Thursday, March 8, 2012
BB or blemish balm creams (and not beauty balms as some brands have called it) are the hottest beauty product in Asia that have started to make their way into the mainstream western market and seem to be taken the cosmetic world by storm.
BB creams shouldn't be confused with tinted moisturisers as their primary function is a makeup, not a skincare product and the coverage from BB creams are fuller than the sheer colour that tinted moisturisers provide.
The concept is that blemish balms are a combination of skincare and makeup, made to even out skintone and give excellent coverage so is suitable for all skin types, even those with acne or problem skin but without the heavy mask-like effect of heavy foundations and also has skincare ingredients that will improve skin's tone and texture over time.
I wouldn't say I've had too much experience with the plethora of Asian BB creams in the markets because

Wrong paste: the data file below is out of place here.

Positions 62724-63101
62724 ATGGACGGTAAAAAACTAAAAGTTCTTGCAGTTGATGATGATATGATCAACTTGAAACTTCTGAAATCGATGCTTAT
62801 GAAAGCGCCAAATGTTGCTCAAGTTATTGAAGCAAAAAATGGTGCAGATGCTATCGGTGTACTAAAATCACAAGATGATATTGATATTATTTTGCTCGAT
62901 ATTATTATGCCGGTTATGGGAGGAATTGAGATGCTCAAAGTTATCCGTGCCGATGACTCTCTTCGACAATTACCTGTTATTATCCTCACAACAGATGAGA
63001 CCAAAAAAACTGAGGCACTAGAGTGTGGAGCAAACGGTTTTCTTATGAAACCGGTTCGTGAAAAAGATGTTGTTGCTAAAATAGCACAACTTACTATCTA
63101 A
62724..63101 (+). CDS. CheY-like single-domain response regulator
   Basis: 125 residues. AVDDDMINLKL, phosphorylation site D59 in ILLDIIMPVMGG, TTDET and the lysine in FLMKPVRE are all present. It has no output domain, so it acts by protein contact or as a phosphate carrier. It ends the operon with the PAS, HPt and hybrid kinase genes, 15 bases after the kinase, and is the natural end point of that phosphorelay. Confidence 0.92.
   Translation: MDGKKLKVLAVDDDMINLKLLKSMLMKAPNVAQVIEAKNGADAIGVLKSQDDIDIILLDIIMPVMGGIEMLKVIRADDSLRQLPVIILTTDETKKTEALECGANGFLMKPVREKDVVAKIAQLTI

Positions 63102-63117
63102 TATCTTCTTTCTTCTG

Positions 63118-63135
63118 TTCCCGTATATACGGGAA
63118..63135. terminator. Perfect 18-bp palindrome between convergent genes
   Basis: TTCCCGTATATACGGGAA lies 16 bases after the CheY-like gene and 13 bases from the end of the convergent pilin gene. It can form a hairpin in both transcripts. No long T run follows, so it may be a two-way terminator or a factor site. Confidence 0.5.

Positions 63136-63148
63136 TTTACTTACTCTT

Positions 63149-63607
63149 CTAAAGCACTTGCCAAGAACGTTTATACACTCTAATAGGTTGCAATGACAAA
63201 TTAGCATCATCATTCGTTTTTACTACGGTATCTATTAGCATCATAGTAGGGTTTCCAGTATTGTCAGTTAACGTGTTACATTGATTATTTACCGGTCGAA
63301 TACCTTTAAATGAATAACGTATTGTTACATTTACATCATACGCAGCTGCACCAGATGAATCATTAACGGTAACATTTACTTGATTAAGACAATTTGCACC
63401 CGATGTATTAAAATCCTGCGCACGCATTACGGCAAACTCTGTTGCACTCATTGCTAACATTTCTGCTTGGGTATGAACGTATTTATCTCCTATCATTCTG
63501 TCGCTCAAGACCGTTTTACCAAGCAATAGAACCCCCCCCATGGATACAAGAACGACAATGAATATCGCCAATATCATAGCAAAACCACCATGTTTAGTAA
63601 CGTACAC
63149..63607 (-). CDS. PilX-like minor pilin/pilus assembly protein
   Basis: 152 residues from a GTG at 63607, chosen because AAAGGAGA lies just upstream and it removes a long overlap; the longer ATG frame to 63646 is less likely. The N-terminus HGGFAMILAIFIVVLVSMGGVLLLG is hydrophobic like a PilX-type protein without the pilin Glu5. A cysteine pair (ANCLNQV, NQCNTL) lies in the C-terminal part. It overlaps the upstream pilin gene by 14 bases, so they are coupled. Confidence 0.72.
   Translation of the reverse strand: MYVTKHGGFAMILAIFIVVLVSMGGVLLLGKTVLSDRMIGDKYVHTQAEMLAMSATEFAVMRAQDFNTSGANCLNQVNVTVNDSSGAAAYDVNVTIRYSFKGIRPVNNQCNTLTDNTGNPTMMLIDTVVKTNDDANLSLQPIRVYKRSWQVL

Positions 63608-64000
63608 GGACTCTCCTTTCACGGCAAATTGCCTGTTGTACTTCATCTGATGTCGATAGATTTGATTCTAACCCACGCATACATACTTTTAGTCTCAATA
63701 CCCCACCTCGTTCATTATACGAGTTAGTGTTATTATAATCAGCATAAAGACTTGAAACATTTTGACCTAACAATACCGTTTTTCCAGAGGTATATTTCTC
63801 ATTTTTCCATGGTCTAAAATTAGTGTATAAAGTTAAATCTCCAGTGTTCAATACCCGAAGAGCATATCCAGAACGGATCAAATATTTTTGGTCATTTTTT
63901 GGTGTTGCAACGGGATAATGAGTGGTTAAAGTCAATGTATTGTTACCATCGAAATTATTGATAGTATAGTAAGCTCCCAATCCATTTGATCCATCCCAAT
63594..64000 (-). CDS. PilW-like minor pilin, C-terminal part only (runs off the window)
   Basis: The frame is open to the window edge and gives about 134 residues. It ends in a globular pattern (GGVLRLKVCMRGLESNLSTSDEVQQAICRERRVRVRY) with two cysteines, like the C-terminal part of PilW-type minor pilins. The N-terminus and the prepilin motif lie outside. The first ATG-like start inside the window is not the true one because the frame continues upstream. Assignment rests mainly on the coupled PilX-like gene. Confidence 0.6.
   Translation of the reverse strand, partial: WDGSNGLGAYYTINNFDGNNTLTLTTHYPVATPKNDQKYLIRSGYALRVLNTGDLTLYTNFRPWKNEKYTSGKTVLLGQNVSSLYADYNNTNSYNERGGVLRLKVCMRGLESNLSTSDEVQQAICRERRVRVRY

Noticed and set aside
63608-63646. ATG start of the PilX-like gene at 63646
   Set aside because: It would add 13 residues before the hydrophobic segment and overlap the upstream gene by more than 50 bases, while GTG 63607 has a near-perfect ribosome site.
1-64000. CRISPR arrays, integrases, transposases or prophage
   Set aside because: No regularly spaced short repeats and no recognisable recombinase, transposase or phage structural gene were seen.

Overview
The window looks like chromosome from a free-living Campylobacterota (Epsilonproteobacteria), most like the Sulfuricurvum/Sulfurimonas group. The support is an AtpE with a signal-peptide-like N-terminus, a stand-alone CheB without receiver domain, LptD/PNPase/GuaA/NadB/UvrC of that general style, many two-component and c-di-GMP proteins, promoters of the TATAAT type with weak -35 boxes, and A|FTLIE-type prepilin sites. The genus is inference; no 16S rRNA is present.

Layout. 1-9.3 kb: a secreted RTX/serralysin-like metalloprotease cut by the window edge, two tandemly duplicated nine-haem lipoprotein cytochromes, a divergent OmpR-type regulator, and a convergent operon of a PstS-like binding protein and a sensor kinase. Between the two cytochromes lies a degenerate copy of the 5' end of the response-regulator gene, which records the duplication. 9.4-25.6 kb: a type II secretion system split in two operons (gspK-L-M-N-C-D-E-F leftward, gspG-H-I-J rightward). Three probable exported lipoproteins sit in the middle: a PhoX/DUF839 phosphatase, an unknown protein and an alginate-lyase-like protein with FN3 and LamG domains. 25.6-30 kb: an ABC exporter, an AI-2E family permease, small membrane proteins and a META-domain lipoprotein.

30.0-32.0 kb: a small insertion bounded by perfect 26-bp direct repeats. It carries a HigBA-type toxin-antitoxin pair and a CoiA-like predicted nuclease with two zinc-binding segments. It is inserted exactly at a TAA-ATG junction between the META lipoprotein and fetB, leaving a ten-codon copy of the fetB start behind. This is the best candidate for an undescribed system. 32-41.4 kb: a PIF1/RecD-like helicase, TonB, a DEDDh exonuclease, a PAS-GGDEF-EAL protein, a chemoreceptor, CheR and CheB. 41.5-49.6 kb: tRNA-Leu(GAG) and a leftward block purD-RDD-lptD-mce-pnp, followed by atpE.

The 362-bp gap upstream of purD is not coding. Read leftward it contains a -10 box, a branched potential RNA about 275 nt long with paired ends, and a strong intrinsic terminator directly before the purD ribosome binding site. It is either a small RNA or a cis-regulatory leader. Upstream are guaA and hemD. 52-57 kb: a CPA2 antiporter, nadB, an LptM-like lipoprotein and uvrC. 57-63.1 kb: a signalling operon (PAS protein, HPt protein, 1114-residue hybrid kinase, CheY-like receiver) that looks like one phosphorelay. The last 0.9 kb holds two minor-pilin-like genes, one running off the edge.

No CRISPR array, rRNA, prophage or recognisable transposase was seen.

- they are not readily available in Australia, and the local Asian beauty boutique that stock them sell them at highly inflated prices compared to their retail prices in Asia
- there is generally only 1 or 2 shade available for the product and they generally gravitates towards the lighter end of the spectrum (the Asian consumers like their faces as white as possible, even if it means it's significantly different than their natural skintone whereas I prefer a natural looking shade).
- the ones I've tried have made my skin look grey and ashy and generally quite ghastly-looking which disheartened me to try the other BB creams for a good 2 years.
Coverage is excellent and almost as good a full coverage foundation with imperfections and dark circles easily covered and concealed. Extra coverage just needed another layer of the product patted into the specific area of skin. I finish by setting with loose translucent powder and the coverage lasts all day, even in hot humid weather.
|NC30 skintone - this BB cream adjusts well once blended into skin|
|L-R with Skinfood mushroom BB cream, bare face|